Jennings’ menu isn’t long – last time I ordered there she only had nine pizza options – but that’s long on charisma. His inventions rarely embrace the pizza-making traditions of previous generations, except perhaps the one that says pies should be more or less round. Boogy and Peel isn’t the place to go if you’re looking for Hawaiian pizza or one of those now-ubiquitous Detroit pie slices with the racy sauce strip down the middle.

No, Jennings built his own pies. One mimics the flavors of Taco Bell’s Mexican pizza. (In fact, I’d say they’re closer in spirit to a Crunchy Taco Supreme, though that’s probably a no-difference distinction.) Another channels the ingredients for a Caesar salad (an ingenious version of coleslaw curly with the vinaigrette as a base, minus the anchovies, which you can add to your toppings for a few dollars more). Another riffs on a deli standard. (The Kelly Ruben, named after a friend, has pastrami, not corned beef, but the homemade kraut and caraway powder tips the pie completely, deliciously, towards the Reuben side of things).

Some creations allude to the normality of pizza. The Macha’ Roni is buried under enough meaty cups to satisfy any pepperoni lover, but the pizza hits Defcon 4 with a second wave of salsa macha, a fiery condiment created by sous chef Saul Zelaya. The marinara sounds standard, but I don’t think Jennings’ clever rendition would pass inspection in Naples, its flavors both mellowed and intensified with candied garlic and an herb vinaigrette.

Once you step away from the pizza menu, your options drastically narrow. The wings, brined and fried and served with Alabama white sauce, will have you giving up allegiance to everyone else. The side of Crispy Brussels Sprouts with Romesco Sauce, Feta, Pickled Craisins, Honey and Marcona Almonds will pull your palate in many directions. He will enjoy the ride.

Beverage director Krysten Hobbs has assembled a beer and wine list that, like Jennings’ pies, isn’t afraid to pair the high with the low, meaning you’ll find wild yeast wine and local craft beers on the same menu as Glace de Smirnoff. You’ll also find an ice-cold cocktail dubbed the Valenciaga Dreamsicle Slush, a neutral vodka-based libation that keeps the citrus fruits buzzing, sweet and tart, without undue interference.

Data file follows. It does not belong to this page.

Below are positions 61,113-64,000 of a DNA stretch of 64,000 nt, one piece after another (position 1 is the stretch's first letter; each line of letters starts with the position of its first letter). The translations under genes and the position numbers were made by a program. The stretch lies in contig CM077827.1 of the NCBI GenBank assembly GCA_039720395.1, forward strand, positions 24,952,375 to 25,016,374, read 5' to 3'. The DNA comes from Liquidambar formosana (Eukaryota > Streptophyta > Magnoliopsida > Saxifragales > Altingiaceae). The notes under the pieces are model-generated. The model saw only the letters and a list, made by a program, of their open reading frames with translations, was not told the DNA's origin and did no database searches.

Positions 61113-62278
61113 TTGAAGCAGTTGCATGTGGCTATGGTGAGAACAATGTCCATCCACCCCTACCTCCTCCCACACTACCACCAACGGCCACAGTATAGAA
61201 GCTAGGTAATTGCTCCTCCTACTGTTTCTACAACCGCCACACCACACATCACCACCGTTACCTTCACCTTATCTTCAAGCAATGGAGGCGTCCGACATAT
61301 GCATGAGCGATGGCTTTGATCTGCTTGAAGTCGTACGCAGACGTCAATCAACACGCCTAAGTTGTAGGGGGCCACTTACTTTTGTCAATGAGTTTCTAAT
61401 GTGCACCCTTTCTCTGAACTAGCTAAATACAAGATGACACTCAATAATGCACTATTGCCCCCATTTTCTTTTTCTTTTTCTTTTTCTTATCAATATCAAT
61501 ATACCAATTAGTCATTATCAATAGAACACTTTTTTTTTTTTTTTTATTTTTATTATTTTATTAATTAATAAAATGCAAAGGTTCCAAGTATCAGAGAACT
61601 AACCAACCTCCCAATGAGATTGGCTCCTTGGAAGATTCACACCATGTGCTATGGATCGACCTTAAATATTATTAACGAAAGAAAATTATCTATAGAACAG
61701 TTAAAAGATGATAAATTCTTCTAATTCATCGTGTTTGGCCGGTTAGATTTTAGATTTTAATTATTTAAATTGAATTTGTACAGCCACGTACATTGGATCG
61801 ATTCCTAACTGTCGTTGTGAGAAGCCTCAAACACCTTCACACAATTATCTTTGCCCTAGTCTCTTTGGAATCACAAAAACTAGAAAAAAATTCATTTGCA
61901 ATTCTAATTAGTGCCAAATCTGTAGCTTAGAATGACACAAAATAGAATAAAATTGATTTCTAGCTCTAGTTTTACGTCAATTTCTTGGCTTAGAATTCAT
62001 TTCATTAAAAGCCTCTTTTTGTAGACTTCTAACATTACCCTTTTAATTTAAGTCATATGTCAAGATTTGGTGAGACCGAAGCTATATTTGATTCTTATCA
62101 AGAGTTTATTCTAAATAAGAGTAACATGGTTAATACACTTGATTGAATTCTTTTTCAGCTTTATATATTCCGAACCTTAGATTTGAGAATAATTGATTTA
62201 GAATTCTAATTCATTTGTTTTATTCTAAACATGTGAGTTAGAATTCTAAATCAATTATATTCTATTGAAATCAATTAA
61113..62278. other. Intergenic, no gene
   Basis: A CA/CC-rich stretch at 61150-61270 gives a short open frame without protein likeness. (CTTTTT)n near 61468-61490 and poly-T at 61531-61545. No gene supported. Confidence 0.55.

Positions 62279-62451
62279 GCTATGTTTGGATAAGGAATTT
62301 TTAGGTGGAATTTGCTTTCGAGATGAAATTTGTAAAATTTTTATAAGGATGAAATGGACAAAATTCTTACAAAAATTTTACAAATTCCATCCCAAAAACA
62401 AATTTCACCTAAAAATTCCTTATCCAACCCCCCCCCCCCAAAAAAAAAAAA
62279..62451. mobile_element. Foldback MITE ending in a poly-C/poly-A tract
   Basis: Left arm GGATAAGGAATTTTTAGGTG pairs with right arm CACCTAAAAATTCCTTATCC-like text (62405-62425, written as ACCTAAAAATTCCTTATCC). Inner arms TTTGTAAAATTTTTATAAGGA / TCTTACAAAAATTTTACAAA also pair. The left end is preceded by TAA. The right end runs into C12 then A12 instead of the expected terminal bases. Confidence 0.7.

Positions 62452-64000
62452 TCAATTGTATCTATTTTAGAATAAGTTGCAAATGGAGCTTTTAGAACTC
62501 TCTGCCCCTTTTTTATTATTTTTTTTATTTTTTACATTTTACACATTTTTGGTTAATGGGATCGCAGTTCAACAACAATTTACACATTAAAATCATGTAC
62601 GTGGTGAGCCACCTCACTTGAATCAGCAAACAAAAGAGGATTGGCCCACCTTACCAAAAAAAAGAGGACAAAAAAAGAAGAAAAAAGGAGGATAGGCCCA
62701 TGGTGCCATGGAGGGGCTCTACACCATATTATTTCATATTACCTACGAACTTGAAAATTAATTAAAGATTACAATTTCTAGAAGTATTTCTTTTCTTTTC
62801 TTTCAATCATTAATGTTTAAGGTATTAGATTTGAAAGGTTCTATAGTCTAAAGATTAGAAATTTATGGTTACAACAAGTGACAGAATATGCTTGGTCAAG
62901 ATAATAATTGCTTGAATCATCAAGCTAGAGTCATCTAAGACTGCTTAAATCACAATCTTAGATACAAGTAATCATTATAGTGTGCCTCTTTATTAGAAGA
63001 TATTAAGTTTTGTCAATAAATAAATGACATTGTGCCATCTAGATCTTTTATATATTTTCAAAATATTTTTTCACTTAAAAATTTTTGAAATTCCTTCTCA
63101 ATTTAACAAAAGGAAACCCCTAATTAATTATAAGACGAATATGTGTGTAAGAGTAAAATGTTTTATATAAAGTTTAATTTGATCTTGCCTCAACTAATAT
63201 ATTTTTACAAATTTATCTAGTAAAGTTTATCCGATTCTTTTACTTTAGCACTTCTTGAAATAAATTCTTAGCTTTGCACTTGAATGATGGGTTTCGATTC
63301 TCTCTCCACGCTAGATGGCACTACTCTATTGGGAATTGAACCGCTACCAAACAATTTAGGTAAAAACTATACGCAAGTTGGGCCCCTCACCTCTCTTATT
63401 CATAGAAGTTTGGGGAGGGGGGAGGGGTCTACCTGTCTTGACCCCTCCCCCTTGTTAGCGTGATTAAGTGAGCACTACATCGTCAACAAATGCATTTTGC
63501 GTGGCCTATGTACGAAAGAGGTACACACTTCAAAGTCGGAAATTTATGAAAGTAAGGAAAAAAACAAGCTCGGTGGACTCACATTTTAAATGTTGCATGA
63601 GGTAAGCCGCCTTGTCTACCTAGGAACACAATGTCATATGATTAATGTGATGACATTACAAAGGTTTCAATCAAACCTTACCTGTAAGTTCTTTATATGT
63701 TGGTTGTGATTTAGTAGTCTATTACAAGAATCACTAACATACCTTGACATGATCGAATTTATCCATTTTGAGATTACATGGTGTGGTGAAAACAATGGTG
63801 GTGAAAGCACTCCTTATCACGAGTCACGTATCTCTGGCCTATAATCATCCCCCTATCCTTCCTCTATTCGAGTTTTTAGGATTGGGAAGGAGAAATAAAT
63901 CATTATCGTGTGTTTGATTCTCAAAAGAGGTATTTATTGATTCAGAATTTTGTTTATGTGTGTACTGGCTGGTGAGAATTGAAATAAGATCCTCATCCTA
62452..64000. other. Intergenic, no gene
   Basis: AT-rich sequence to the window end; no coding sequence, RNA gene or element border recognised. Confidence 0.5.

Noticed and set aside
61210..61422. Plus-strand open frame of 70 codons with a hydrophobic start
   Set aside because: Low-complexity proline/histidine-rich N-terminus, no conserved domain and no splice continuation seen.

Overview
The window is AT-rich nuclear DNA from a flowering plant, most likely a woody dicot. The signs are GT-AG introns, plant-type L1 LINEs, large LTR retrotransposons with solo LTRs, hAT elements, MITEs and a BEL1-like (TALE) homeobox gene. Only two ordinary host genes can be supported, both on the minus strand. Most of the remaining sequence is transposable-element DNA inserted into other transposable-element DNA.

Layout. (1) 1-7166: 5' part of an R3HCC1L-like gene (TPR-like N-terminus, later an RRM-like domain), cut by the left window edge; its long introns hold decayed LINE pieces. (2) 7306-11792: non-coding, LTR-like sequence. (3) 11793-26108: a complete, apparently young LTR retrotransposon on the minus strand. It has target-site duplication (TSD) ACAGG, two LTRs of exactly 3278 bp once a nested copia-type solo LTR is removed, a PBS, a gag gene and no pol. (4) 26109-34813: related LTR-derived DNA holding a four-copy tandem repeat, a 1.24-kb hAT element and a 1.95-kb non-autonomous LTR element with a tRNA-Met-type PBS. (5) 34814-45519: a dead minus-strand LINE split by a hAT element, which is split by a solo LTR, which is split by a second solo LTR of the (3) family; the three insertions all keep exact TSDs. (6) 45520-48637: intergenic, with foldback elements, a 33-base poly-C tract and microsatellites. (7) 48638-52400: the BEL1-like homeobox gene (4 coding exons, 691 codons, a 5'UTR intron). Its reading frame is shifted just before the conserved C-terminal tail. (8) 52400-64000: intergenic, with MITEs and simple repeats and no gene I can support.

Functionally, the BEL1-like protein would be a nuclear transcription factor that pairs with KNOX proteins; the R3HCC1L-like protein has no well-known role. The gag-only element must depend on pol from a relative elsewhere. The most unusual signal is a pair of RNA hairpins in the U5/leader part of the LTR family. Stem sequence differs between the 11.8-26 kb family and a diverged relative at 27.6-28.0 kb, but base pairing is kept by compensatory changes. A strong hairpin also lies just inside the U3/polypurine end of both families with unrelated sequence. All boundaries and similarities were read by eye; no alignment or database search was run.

The dining room is informal and lively, mixing wood with tiled floors, bar stools with mismatched chairs and communal tables. It looks a bit like a study room via Five Guys – if Five Guys’ favorite color was blue, of course. There is a neon quote against a tiled wall. Often attributed to Bill Murray, it reads: “Every pizza is a personal pizza if you try hard and believe in yourself.”

But when it comes to inventive, Boogy and Peel-inspired pies, I prefer to invoke the cheeky alternate version of the famous quote: “A pizza of any size is a personal pizza if you eat it on its own.”

1 Dupont Circle NW, Suite 115B. Hours: indoor and outdoor catering, delivery and take-out, 5 p.m. to 9 p.m. Sunday, Wednesday and Thursday; 5 p.m. to 10 p.m. Friday and Saturday. Price: Sides $11-$13; pizza $12 to $23. Sound control: 68 decibels / Conversation is easy. Accessibility: No barriers to entry; wheelchair-accessible toilets. Pandemic protocols: All staff are vaccinated, but are not currently required to wear masks.